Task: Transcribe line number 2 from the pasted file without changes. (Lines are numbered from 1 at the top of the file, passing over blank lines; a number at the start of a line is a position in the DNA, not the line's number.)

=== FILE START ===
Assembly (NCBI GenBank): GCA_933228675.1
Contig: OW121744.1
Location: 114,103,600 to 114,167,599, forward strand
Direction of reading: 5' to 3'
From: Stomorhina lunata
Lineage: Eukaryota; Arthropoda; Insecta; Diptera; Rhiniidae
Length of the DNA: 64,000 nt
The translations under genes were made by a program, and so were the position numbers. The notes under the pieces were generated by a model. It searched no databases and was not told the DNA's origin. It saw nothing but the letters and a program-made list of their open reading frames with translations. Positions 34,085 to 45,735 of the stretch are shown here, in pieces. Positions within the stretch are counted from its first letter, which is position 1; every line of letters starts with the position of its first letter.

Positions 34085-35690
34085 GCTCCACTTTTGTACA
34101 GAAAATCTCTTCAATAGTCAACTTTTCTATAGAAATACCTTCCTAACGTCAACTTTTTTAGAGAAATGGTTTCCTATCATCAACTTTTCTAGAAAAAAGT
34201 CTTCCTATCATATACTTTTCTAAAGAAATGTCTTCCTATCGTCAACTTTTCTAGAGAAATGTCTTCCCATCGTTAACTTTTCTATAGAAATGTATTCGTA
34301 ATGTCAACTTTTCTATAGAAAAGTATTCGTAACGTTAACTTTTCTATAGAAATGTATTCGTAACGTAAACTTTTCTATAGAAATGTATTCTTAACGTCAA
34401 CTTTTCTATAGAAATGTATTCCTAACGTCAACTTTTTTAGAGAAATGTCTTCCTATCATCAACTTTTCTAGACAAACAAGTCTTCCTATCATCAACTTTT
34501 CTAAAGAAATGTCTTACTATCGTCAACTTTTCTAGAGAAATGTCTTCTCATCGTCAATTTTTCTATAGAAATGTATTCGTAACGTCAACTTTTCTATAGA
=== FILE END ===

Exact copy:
Contig: OW121744.1